The Strategist

Merkel's fourth term: 'The last authoritative leader' is going to stay

11/21/2016 - 13:31

Yesterday in Berlin, German Chancellor Angela Merkel has officially announced her readiness to join new election campaign and run for the post of Prime Minister once again. In early December, her candidature should be approved by members of the Christian Democratic Party (CDU), yet there’s no doubt that they will support their leader. In case of a new victory, Merkel may go down in history not only as the first female German Chancellor, but also as a politician, who held the position the longest.

Copyright by World Economic Forum by Sebastian Derungs
Copyright by World Economic Forum by Sebastian Derungs
Angela Merkel decided to present her candidature for the post of Chancellor of the fourth period. She declared this yesterday, initially at a meeting of the party’s political council, and then publicly, speaking to reporters. "I thought about this step ever so long - 62-year-old Angela Merkel admitted yesterday. - And this decision is certainly not trivial, neither for the country nor for the party, nor for me personally."

Back in 2014, the German media would speculate about possibility of her premature voluntary retirement. Last year, however, Der Spiegel reported that Ms. Merkel, who has served as CDU chairman since 2000 and as Head of the government since 2005, was going to run for both posts and was discussing this prospect with her advisers. The newspaper was only unsure of when and under what circumstances Angela Merkel would announce her intentions.

Now, Ms. Merkel has to be approved as Chairman of the CDU, and a candidate from the party at the congress in Essen on 6 December. If she wins the elections for the fourth time (2005, 2009, 2013 and now in 2017), she will have a good chance to set a record by period of office. In this case, Ms. Merkel would surpass both Founder of the CDU Konrad Adenauer (chancellor from 1949 to 1963), and "the Unifier of Germany" Helmut Kohl (1982 to 1998).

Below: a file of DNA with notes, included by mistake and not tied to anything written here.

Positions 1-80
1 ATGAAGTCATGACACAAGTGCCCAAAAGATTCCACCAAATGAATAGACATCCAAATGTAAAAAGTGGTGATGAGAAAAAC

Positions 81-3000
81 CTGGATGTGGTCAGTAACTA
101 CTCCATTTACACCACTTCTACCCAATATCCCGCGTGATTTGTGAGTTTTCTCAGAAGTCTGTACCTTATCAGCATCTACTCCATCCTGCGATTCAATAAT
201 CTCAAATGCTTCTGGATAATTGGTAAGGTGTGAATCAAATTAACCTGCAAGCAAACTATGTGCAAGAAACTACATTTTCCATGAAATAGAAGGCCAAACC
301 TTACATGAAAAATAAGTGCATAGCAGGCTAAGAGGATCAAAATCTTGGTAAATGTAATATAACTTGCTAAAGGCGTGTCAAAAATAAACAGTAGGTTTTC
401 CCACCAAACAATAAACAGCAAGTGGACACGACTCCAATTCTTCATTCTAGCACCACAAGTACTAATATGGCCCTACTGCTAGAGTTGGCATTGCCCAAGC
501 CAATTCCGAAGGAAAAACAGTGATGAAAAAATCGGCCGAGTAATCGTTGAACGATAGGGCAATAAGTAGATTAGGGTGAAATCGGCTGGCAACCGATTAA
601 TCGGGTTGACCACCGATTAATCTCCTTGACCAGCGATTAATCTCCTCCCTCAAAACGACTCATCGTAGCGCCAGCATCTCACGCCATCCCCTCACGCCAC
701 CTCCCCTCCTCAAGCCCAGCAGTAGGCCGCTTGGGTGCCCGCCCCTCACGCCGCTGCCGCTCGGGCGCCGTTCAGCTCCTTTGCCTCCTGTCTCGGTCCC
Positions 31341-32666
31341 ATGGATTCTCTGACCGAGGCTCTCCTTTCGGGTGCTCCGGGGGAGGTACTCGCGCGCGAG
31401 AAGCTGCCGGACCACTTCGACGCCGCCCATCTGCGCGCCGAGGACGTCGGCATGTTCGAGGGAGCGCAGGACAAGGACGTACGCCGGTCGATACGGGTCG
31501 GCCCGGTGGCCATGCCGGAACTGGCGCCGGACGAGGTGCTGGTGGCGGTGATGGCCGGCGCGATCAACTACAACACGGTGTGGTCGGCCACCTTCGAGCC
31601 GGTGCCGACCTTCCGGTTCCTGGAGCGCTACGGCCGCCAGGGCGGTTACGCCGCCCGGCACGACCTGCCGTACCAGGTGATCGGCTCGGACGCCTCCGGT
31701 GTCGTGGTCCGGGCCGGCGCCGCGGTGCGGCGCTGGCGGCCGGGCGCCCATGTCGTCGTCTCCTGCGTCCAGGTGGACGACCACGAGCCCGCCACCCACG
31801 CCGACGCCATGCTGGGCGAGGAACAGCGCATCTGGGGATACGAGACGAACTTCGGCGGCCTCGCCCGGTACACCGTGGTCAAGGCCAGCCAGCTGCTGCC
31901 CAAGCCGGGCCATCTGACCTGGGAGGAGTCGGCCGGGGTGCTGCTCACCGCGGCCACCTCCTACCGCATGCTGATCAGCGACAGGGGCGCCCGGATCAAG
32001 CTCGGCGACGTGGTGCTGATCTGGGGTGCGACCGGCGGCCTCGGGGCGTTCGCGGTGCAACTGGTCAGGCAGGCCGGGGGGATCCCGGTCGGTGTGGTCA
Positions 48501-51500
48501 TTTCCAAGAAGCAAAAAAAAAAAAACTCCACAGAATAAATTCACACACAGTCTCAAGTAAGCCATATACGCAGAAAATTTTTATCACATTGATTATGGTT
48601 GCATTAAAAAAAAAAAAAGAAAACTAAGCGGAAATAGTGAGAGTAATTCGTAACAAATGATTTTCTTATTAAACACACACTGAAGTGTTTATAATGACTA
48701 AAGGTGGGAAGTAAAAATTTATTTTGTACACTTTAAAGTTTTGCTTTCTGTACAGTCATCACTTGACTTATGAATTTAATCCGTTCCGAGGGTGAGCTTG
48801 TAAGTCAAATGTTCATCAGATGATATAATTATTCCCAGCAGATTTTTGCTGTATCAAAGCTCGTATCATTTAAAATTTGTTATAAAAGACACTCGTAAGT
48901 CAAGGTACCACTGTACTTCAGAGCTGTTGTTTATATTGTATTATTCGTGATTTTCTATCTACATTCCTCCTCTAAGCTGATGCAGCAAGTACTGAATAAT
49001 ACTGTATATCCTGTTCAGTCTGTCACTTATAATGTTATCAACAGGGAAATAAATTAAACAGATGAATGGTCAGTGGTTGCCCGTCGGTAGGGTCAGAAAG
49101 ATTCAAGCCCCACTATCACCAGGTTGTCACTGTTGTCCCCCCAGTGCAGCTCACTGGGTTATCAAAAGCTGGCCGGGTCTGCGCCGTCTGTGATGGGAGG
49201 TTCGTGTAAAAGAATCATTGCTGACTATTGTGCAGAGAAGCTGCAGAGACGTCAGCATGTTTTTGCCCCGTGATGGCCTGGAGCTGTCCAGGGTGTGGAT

On the same day, Emnid published a study, which showed Merkel's rise in popularity after a significant dip in recent months. More than half of Germans said they would support her in case of nomination for the post of Chancellor of Germany for the fourth term. 55% of respondents expressed their support for her. Another 39% were against, which is 11 percentage points less than August’s result (50% / 42%).

Every day there are more differences occurring in Europe. Many of local citizens expect from Germany, the richest state, an ability to cope with a lot of European issues, many of which have been around for a very long time: weak growth, endless stream of refugees and dissatisfied and nationalist electorate.

Political situation in Italy and Spain is quite unstable, Austria in December can choose ultra-President, and Ms. Merkel is going to face extremely difficult negotiations with the United Kingdom in connection with Brexit.

Given Mr. Trump’s "America First" attitude, and the fact that he is calling into question value of the NATO alliance, Germany will have to play a much greater role in the European security system.

Over the past eight years, Ms. Merkel could rely on continued support of President Obama and the Elysee Palace. However, election of Mr. Trump and a sharp drop in President Francois Hollande's popularity deprived her of this vital support.

Those, who have worked closely with Ms. Merkel, are saying that she is tired to deal with Europe’s problems. Her inner circle is now occupying a more defensive position after the last migration crisis, which seriously weakened belief in Ms. Merkel. 

"She is the last authoritative leader, which makes her both strong and weak - said Stefan Kornelius, one of her biographers and political analyst at Süddeutsche Zeitung. - She is a foundation of stability, the last wall, and people want to rely on her."